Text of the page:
Brain injury is in the brain. The goal of treatment must be either the creation of function where none exists, or improvement of function where it is delayed or inhibited.

Stimulation “excites” the brain. What does excitement of the brain produce? Functional activity. What is functional activity? Breathing, metabolizing food, walking, talking, reading, etc.

The goal of treatment is to produce functional activity.

Stimulation which is produced in the sufficient frequency, intensity, and duration excites the brain, improves the organization of the brain, and permits increased functional activity.

Bio-Responsive Multi-Sensory Environment

In its efforts to assist a full range of children, NACD has designed an environment which is to be utilized within our facilities for that segment of our clients who are at the lower end of the continuum of function. The comatose, semicomatose, or severely brain-injured child is difficult to assist because of the extent of their injuries, their medical complications, and the extreme difficulty involved in providing such children with sensory input which is specific enough and intense enough to stimulate and organize their brain.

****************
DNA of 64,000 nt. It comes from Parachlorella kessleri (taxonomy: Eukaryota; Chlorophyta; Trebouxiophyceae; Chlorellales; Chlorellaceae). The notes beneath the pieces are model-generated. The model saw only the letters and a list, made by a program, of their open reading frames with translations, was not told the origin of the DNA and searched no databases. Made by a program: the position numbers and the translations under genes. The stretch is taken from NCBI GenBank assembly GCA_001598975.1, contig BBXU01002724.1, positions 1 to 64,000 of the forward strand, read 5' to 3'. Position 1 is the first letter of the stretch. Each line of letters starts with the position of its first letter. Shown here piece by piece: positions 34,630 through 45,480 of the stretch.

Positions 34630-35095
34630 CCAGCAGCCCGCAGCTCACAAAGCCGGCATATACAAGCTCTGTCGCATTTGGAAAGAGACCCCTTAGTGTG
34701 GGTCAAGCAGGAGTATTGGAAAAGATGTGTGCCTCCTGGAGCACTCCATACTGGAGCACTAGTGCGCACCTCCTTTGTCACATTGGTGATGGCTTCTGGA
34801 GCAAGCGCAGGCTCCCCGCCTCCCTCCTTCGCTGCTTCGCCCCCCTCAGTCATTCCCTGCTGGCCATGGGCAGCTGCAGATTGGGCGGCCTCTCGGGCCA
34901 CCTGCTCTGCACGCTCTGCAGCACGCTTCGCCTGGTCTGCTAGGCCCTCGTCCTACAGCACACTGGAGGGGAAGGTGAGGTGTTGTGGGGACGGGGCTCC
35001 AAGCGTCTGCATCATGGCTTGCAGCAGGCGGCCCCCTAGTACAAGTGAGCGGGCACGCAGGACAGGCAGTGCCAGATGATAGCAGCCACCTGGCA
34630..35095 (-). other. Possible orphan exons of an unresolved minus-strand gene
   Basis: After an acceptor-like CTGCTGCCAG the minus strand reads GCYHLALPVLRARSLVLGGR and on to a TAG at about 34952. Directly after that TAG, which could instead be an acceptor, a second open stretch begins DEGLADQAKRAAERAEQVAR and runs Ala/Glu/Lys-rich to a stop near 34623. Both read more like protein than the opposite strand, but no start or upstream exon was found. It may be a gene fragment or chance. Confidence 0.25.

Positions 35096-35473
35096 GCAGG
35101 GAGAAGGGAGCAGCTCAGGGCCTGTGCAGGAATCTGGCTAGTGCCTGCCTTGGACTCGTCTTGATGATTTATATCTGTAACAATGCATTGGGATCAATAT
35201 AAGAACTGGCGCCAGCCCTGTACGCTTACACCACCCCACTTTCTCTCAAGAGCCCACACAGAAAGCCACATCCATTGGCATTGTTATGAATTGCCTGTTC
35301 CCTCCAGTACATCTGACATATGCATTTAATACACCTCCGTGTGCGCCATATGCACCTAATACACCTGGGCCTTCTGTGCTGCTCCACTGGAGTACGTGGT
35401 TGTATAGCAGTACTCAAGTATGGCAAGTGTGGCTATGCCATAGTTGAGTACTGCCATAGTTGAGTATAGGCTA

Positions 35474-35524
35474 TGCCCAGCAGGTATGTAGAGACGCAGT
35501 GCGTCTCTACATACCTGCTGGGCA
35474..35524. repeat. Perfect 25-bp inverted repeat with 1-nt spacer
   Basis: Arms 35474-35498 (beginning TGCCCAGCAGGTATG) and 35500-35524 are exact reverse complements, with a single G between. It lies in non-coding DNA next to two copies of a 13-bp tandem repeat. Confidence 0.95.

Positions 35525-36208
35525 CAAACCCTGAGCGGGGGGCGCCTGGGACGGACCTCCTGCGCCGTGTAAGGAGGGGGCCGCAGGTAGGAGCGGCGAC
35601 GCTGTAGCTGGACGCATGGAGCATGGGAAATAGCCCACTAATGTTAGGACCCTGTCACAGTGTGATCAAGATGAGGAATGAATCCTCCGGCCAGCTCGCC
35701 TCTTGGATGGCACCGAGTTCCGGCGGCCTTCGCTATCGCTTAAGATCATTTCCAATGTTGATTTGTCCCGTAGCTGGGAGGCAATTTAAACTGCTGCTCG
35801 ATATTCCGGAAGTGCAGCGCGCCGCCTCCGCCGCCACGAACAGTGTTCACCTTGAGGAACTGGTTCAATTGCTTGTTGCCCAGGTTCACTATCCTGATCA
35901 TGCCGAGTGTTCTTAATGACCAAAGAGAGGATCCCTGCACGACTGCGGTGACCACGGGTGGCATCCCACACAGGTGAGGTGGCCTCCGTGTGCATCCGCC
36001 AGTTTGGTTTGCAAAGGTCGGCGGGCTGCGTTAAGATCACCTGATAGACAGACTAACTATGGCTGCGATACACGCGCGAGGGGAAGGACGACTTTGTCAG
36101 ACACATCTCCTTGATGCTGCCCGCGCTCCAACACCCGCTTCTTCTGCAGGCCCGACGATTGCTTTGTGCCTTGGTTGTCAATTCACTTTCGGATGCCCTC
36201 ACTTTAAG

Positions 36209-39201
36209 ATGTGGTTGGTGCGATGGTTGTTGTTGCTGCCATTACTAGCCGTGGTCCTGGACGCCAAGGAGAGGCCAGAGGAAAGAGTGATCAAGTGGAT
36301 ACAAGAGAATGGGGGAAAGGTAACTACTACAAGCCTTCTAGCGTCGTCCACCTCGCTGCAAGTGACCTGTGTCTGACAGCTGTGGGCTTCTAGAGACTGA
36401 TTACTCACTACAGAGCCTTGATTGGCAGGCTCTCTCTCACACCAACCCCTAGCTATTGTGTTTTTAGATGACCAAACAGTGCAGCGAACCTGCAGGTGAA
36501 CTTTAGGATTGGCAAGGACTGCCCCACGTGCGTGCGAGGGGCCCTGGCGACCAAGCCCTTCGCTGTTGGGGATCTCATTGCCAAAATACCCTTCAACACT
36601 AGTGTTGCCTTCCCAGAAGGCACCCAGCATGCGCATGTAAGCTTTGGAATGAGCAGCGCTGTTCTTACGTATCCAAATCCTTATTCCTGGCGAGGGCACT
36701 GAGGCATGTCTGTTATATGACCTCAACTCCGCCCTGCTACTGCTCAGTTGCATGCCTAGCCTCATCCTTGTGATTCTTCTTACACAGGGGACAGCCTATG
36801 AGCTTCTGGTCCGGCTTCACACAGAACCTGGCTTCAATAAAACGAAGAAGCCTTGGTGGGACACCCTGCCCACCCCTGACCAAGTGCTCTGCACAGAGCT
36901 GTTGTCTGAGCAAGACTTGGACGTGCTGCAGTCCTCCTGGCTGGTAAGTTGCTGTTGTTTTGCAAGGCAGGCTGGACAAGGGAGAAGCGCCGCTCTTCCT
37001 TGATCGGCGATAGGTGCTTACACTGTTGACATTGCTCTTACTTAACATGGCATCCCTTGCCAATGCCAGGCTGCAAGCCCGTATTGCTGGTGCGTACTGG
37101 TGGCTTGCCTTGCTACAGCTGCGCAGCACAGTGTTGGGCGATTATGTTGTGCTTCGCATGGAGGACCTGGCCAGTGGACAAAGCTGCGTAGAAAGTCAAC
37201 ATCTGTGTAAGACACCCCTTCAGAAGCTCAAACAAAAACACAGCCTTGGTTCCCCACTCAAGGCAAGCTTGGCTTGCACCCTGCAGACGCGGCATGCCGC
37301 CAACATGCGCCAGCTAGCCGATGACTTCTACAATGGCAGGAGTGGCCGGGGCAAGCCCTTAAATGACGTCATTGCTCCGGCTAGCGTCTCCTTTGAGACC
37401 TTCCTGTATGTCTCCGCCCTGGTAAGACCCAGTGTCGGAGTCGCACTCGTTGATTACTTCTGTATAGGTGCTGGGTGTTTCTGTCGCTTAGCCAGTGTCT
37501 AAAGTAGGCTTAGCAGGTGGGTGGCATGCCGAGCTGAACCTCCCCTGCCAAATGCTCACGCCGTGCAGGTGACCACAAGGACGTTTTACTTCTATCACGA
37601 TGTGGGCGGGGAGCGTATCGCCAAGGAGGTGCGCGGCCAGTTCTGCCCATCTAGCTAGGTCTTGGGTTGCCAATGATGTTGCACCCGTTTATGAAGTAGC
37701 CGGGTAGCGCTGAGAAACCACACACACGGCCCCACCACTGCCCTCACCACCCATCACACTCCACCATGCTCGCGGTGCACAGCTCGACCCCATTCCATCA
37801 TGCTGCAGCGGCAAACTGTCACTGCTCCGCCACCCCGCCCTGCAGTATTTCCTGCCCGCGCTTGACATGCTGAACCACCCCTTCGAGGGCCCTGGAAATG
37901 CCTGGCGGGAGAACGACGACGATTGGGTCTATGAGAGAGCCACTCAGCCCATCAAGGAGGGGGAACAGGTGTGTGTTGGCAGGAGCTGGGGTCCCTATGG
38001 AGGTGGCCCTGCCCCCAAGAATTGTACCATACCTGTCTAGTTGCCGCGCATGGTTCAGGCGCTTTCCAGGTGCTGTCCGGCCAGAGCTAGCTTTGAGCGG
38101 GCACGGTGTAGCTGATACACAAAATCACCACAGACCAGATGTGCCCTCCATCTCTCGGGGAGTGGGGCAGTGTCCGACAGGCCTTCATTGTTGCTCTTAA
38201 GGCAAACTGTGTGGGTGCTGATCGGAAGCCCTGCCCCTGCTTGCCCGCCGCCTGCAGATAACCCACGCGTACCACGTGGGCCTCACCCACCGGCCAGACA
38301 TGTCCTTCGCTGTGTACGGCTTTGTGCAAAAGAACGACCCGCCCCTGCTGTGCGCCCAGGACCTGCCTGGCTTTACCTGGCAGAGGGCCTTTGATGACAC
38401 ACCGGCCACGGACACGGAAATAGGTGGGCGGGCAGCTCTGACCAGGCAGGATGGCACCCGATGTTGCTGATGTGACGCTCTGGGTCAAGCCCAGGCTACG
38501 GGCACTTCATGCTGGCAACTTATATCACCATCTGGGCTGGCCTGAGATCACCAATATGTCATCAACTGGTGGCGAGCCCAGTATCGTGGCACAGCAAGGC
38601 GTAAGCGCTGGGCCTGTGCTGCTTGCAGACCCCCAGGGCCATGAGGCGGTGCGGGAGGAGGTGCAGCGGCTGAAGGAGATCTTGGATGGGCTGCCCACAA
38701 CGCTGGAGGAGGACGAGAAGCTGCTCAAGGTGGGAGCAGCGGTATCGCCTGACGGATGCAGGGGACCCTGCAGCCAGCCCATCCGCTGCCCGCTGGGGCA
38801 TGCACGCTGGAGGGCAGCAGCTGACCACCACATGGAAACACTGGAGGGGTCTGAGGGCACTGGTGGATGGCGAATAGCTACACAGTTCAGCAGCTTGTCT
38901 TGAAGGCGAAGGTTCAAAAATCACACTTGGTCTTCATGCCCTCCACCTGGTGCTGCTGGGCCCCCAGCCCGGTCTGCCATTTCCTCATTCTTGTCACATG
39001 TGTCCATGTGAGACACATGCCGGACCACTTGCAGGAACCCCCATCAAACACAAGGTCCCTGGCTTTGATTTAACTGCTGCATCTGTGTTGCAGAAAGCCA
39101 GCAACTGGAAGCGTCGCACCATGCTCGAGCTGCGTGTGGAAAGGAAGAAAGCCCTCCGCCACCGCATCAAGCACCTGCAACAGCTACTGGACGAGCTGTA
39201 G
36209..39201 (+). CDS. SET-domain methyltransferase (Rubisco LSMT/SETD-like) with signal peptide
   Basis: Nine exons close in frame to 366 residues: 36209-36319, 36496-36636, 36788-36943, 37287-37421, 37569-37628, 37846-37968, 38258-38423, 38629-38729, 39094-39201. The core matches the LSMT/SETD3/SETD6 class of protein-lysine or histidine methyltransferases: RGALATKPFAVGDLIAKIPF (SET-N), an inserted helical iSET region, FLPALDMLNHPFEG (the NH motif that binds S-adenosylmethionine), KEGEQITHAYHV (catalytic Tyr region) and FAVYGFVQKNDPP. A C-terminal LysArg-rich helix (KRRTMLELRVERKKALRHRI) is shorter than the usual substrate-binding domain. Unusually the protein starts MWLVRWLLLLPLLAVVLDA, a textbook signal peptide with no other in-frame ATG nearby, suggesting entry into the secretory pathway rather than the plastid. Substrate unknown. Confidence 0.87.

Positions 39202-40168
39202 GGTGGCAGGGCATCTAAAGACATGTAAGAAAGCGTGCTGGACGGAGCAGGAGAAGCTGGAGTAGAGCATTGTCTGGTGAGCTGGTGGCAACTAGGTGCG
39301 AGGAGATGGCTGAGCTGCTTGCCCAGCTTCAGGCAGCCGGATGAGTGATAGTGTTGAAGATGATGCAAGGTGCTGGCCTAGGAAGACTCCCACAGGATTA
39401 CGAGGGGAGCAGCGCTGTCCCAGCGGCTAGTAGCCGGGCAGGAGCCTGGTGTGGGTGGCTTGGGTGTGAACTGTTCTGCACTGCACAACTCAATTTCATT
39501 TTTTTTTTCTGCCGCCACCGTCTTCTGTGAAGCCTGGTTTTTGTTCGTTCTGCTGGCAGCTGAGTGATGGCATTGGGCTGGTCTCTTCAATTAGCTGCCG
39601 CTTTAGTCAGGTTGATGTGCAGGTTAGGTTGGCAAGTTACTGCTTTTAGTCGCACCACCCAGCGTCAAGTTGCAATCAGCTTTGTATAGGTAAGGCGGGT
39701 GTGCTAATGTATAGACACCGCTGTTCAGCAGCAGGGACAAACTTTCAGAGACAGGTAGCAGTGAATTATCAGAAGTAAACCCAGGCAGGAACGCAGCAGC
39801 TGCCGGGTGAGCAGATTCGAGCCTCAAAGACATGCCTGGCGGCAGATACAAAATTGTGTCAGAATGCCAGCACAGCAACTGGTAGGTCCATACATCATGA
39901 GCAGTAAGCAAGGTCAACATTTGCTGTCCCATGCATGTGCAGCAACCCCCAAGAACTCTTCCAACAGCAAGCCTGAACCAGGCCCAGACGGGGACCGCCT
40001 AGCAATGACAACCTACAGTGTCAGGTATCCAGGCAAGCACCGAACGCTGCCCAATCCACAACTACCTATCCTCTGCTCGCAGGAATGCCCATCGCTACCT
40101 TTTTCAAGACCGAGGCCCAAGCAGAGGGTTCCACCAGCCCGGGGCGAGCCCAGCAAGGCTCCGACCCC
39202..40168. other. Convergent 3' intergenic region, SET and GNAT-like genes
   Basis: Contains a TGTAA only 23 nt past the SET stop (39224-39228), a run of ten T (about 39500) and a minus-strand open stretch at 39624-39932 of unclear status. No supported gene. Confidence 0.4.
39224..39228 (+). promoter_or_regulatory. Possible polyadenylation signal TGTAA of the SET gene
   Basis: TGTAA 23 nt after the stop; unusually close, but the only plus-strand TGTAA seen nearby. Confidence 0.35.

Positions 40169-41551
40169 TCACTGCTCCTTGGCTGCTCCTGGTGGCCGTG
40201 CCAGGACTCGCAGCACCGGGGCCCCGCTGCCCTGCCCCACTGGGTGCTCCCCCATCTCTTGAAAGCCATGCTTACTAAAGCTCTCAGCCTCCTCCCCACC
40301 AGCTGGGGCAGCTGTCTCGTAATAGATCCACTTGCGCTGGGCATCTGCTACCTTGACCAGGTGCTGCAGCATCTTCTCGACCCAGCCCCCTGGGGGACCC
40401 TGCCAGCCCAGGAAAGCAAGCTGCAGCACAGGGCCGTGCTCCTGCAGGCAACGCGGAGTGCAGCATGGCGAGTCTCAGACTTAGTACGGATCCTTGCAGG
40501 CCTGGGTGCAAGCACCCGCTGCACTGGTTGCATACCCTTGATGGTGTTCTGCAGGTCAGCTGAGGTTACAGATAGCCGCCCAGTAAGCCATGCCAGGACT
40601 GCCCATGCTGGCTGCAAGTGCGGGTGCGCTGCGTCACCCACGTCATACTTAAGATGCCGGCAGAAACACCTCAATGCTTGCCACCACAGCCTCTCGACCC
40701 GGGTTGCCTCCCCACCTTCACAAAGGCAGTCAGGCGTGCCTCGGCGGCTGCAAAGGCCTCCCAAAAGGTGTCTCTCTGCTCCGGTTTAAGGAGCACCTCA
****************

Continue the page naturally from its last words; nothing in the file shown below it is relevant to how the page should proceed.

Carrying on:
The Multi-Sensory Environment is patterned after the environments designed several years ago for Dawn and for our preschool children. This environment consists of specific intense visual, auditory, and kinesthetic stimuli that is of such intensity so as to be perceived by children with only the lowest level of function. Such an environment with its built-in controls will also be utilized for “normal” infants as well, permitting us to provide for their specific developmental needs.